Friday Five | August 20, 2021

A recap of this week’s top-five news items and resources from the intersection of business and government.

1. Hogan announces vaccine mandate for nursing home and hospital workers

Governor Larry Hogan announced on Wednesday afternoon that the Maryland Department of Health will require all hospital and nursing home workers in the state to receive the COVID-19 vaccine or undergo frequent screening for the virus. With the Delta variant surge that has led to an increase in infections both in Maryland and the nation, the state hopes to continue to boost vaccination rates by requiring workers to get their first dose of the vaccine by Sept 1. In his announcement, Hogan also addressed the subject of COVID-19 booster shots, urging federal officials to make them available immediately for seniors and other vulnerable populations and called for the expedited approval of the COVID-19 vaccines for 5- to 11-year-olds.

Read the full story here.

2. 5 takeaways from the census data for Maryland 

New data released by the Census Bureau last week revealed how Maryland has changed over the past 10 years, from increased racial diversity to growth in the suburbs. One key takeaway from the census data is that although Maryland’s white population is still the largest racial group, they are no longer the majority. Maryland’s population of white people who do not identify as Hispanic decreased from 55% in 2010 to 47% in 2020. The next largest group is Black Marylanders, who make up 29% of the state’s population. Other insights from the data include changes in Baltimore City’s population, including total resident count and demographic changes, and their shift from fourth-largest jurisdiction to the fifth largest in the state.

Read the full story here.

3. Dueling commissions foreshadow partisan battle over redistricting

With the recent release of the 2020 census data, two separate commissions are expected to redraw congressional and legislative boundaries and propose new district maps. The Maryland Citizens Redistricting Commission, created by Governor Hogan earlier this year, finished its initial round of public hearings in July ahead of the release of census data used for redistricting. The commission is composed of three Republicans, three Democrats and three unaffiliated voters.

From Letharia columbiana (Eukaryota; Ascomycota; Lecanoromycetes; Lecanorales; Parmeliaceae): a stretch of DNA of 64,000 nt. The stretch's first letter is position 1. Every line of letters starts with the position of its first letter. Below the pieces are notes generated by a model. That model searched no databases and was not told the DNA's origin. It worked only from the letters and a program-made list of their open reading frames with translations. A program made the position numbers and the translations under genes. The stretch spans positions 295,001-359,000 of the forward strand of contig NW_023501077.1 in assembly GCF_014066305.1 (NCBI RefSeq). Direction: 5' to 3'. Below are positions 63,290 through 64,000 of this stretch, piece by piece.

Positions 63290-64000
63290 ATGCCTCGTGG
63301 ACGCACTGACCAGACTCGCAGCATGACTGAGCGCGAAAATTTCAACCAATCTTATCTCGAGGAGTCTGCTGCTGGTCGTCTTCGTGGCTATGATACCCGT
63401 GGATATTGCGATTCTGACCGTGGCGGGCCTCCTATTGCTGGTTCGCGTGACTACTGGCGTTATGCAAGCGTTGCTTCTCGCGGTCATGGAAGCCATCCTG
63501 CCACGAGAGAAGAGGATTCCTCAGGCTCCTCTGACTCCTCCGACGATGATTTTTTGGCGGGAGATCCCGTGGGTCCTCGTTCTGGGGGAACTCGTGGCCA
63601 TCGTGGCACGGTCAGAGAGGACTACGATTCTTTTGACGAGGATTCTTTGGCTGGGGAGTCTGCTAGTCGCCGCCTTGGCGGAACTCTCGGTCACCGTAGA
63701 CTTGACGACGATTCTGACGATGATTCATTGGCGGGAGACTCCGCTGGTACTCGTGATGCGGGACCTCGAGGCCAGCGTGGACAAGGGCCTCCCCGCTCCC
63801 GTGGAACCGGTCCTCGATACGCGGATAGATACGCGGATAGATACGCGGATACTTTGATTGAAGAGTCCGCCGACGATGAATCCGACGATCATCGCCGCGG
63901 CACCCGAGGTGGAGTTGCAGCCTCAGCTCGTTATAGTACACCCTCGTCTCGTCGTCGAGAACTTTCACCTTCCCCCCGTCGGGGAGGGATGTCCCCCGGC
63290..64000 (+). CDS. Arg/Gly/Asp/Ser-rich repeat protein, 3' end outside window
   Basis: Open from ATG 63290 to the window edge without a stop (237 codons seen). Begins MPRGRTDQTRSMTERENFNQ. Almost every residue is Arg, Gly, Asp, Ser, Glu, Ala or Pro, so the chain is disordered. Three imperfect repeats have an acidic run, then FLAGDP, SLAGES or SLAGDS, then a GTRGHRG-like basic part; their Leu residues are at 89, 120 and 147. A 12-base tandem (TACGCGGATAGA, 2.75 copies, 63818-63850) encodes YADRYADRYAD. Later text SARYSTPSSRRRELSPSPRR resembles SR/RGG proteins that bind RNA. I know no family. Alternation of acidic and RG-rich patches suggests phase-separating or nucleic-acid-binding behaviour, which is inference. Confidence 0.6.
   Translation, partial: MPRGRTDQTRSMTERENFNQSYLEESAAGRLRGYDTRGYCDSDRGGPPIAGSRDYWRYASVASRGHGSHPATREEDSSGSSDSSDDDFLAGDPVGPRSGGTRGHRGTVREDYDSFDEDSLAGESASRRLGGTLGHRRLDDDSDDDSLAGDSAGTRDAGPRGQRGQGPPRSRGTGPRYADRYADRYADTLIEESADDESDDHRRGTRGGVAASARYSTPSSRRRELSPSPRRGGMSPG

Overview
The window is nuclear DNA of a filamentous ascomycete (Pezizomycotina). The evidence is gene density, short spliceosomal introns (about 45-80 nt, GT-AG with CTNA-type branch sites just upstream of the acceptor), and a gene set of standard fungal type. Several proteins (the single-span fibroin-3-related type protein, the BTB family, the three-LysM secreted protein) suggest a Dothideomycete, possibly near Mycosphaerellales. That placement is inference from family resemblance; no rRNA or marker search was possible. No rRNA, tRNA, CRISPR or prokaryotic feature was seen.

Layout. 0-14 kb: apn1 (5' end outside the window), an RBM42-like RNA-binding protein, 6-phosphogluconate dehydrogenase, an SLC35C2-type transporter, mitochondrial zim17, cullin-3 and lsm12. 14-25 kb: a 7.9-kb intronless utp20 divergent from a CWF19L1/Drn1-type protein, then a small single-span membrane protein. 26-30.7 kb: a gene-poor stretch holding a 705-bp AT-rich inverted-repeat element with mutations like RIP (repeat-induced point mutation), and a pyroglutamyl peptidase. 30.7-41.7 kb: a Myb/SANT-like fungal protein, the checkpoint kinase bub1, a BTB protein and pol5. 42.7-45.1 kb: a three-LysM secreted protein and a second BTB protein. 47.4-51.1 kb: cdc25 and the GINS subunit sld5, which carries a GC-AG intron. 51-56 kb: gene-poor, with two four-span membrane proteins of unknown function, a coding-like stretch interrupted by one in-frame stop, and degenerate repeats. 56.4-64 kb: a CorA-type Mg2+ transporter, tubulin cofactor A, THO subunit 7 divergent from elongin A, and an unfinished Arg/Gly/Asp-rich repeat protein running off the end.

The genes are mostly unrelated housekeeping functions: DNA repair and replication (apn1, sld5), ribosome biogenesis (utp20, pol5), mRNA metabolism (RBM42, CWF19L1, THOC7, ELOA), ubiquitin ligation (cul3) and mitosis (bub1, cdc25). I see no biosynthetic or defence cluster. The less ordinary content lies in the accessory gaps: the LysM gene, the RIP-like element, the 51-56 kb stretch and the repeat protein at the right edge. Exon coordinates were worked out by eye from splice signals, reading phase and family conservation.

Last month, House speaker Adrienne A. Jones and Senate President Bill Ferguson announced their own redistricting panel, the Legislative Redistricting Advisory Commission, composed of four Democrats including Jones and Ferguson, two top Republicans and chaired by Karl Aro, the former executive director of the non-partisan Department of Legislative Services.

Both commissions are planning separate rounds of public hearings following the release of the census data. While the General Assembly will have the final say over the legislative and congressional maps, one group has already formed to promote the maps from the Maryland Citizens Redistricting Commission called Fair Maps Maryland.

Read the full story here.

4. Maryland making progress on unresolved unemployment claims

With the high volume of unemployment claims due to the pandemic, along with the constant shift in eligibility rules and the massive number of fraudulent claims, there has been a high number of Marylanders stuck in limbo without receiving payments throughout the past year and a half. On Monday, Maryland’s top officials overseeing unemployment insurance reassured lawmakers that the team is making headway in resolving pending claim issues and predict they will be able to make even more progress once the enhanced federal unemployment benefits end. Maryland has received about 820,000 claims for unemployment, with about 9,000 of them being new claims, and has processed 97.5% of them. The remaining 2.5% of the claims are pending, which amounts to 20,534 people who haven’t received payment.

Read the full story here.

5. COVID-19 booster vaccines recommended for all Americans

On Wednesday, U.S. health officials announced plans to offer COVID-19 booster shots to all Americans to increase protection amide the surging delta variant and signs that the vaccines’ effectiveness is falling. The Centers for Disease Control and Prevention and other top officials have outlined a plan that calls for an extra dose eight months after people get their first COVID-19 shot, which could begin as early as Sept. 20. However, this date is not guaranteed since the plan is subject to a Food and Drug Administration evaluation of the safety and effectiveness of a third dose and a review by a CDC advisory panel.

Read the full story here.

Request a vaccine mobile unit at your business – The Maryland Dept. of Health will deploy mobile vaccination clinics for businesses interested in providing vaccinations to their employees and the community.


EVENT: 2021 Congressional Roundup on Sept. 22 from 10:00 a.m. – 11:30 a.m. – Join us for a premier virtual event with policy experts and Maryland’s congressional delegation, including House Majority Leader Steny Hoyer. They’ll discuss the current legislative and electoral landscape and how it directly impacts the business community. View all confirmed speakers here.







Mary D. Kane: Protecting employer-sponsored health care plans | Commentary Friday Five | March 24, 2023 Resources for Female Professionals and Entrepreneurs in Maryland

Mary D. Kane: Protecting employer-sponsored health care plans | Commentary